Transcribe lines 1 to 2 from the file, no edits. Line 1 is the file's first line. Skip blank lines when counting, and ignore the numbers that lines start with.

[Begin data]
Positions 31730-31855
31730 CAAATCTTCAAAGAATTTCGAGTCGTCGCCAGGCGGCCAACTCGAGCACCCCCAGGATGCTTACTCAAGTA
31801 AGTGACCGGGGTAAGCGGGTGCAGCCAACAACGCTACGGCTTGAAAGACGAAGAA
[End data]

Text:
Positions 31730-31855
31730 CAAATCTTCAAAGAATTTCGAGTCGTCGCCAGGCGGCCAACTCGAGCACCCCCAGGATGCTTACTCAAGTA